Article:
MAKING WISHES COME TRUE

     The Make-A-Wish Foundation has been “making wishes come true” for kids with life-threatening medical conditions since 1980. After one boy’s recent vacation in Hawaii was granted, the foundation sought out an artist to recreate his trip. “They put me in touch with the family and when (my husband) Brian and I met them, we got a chance to talk about their vacation,” said artist Nancy Roberts. “We picked elements that were important to their vacation. The parrot represents their visit to a parrot farm, the sea turtle is there because the young man swam with the turtles and all the flowers represent the flowers that were in many of their photos.”

     Shortly after the paint-off, Make-A-Wish hosted a large fund raiser in Santa Rosa. During this event, they held their own private auction which included the statue. It sold for $10,000. That money went back into the Make-A-Wish bankroll to help grant more wishes down the road. “We wanted to bring a local flavor to the event and we thought the statue would be a nice addition,” said Sabrina Soulis, events manager of Northern California Chapter of the Make-A-Wish Foundation. “Our chapter serves the 17 county northern California area and the Peanuts on Parade project highlighted what was happening in the Sonoma County area.”

                                                           

  • Artist: Nancy Roberts

  • Sponsor: Make-A-Wish Foundation

  • Location during the summer of 2006: 4350 Barnes Rd.

  • Auction Status: Kept by the sponsor

  • Westland: #18221

 
2007      Snoopy's "Joe Cool" Summer     94 Designs + 1 "Extra"

JOE TOO COOL TO SMOKE

     The story of Joe Too Cool to Smoke was featured in newspapers and on TV. The goal for sponsor William Mercer, M.D. was to bring awareness to the fact that 86% of high school students in his home state of West Virginia smoke and, in turn, help promote clean air not just in West Virginia but all over the United States.

     The state of West Virginia got involved with Dr. Mercer’s efforts before the statue was even complete. A grant was given which allowed the statue to rotate between every elementary and middle school in West Virginia to be displayed and encourage kids not to smoke. And one lucky 5th grader’s drawing was chosen by the governor to be the image painted on the bottom of Snoopy’s foot.

     The message reached more than kids in schools. Two billboards with the Joe Cool design were posted along state highways. Also, the efforts of Dr. Mercer grabbed the attention of former baseball player Joe Garagiola and his anti-chewing tobacco campaign. They even combined their efforts to help each other’s cause.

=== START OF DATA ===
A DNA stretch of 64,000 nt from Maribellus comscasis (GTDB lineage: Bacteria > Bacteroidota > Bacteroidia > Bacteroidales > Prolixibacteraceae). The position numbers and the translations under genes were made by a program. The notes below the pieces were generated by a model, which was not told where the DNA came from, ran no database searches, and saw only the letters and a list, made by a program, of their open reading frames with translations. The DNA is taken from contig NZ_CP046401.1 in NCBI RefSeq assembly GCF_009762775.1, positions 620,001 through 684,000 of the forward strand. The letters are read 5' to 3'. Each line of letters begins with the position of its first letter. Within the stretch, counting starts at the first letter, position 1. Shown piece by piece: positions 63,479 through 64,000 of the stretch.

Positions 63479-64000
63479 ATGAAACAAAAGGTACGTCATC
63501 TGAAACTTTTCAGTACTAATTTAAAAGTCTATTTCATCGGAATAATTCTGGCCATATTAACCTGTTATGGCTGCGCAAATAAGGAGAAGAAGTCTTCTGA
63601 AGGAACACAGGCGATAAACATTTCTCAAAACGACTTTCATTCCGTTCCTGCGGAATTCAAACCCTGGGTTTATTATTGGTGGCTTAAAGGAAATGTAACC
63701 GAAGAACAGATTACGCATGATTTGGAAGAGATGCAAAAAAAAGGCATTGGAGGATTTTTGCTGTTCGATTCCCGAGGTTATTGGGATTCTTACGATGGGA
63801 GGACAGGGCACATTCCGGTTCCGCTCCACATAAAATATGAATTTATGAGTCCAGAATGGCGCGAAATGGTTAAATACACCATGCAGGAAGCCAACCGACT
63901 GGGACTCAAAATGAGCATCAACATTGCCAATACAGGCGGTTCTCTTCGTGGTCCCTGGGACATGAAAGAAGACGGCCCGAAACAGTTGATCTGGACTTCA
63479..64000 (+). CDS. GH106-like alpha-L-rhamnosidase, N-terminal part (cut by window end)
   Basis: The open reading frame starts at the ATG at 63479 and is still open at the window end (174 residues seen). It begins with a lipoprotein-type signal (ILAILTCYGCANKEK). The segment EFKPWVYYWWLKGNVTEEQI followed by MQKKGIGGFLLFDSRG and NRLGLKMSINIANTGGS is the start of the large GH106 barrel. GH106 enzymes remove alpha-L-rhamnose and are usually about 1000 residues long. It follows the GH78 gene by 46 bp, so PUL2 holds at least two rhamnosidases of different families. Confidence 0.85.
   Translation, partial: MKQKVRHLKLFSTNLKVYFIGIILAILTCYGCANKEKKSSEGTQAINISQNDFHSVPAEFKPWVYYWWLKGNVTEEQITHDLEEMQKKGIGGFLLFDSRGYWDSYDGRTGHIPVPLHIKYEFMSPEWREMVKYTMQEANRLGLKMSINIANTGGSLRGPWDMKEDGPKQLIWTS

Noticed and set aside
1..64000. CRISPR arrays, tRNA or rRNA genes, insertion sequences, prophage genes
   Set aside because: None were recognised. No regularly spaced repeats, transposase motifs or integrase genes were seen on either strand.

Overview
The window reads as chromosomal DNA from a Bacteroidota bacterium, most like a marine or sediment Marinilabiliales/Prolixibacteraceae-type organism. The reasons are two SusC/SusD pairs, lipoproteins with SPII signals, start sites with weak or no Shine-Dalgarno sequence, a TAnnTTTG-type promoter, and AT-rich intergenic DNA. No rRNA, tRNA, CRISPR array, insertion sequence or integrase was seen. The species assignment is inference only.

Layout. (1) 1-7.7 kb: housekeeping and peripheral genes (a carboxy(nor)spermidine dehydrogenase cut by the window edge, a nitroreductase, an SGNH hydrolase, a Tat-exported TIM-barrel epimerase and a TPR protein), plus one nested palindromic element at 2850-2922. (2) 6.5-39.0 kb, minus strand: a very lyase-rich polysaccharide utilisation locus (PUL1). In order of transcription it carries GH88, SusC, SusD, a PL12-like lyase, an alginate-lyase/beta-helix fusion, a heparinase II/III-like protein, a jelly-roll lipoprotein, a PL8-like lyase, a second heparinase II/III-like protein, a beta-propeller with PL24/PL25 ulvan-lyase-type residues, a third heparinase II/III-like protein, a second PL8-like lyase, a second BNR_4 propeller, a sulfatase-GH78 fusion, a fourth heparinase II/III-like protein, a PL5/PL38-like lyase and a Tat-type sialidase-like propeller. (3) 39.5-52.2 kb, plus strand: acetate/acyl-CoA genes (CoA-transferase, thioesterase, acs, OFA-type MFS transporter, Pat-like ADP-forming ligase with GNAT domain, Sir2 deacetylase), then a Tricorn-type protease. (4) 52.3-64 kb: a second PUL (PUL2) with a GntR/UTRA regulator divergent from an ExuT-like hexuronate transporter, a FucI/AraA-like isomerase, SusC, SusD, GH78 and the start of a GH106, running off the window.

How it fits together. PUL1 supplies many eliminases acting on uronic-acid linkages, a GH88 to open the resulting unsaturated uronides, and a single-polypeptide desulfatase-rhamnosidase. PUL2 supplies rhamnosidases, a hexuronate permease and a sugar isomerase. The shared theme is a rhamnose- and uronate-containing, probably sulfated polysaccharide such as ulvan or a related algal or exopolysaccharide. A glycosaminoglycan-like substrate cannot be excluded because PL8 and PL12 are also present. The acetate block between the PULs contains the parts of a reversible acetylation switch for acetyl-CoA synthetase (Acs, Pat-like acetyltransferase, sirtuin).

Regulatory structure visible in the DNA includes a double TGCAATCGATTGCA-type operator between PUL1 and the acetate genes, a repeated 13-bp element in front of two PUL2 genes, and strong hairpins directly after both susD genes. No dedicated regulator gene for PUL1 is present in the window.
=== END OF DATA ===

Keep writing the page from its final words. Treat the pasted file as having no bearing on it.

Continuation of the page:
Artist Elizabeth Charpiot was proud to work with Dr. Mercer on this project. She created about 15 rough drafts before coming up with the winning combination of details that made everyone happy. “I’ve had a couple people tell me this is going to touch so many lives. It makes me step back and say, ‘You know, you’re right.’ That’s a pretty cool thing to be a part of. I really believe in what he’s doing.”

 

  • Artist: Elizabeth Charpiot & Vicki Lewis
  • Sponsor: William C. Mercer, M.D.
  • Location during the summer of 2007: 115 Talbot Ave.
  • Auction Status: Kept by the sponsor then on display at various elementary schools in West Virginia.
  • Westland: #18247
 
2010     Look Out, It's Lucy!      32 Designs 

LUCY SINGS THE BLUES

     Lady Sings the Blues (1972) was a motion picture starring Diana Ross as Billie Holiday. Music from the title track, sang by Ross, is wrapped around Lucy and spills onto the base. “I love music and am very influenced by it,” said artist Nancy Henry. “I tried to find a song that would be fun and, aside from stealing from Vince Guaraldi, I tried to take it another direction.” Two-thirds of Henry’s prior statues were created with a jazz theme as well.
     Lucy’s hair is a celestial sky and contains some very subtle constellations in the form of Peanuts characters.

     Much of the film, Lady Sings the Blues, was inspired by Holiday’s disturbing autobiography. She began skipping school at the age of nine, suffered through an unstable home life and was believed to have been abused as a child. Near the end of her life, Holiday’s voice began to deteriorate and, in 1959, at the age of 44, she died of cirrhosis due to several years of substance abuse. Through it all, Holiday is considered one of the most influential jazz singers of all time and was inducted into the Rock and Roll Hall of Fame in 2000.

 

  • Artist: Nancy Henry
  • Sponsor: POP Committee
  • Location during the summer of 2007: 153 Stony Circle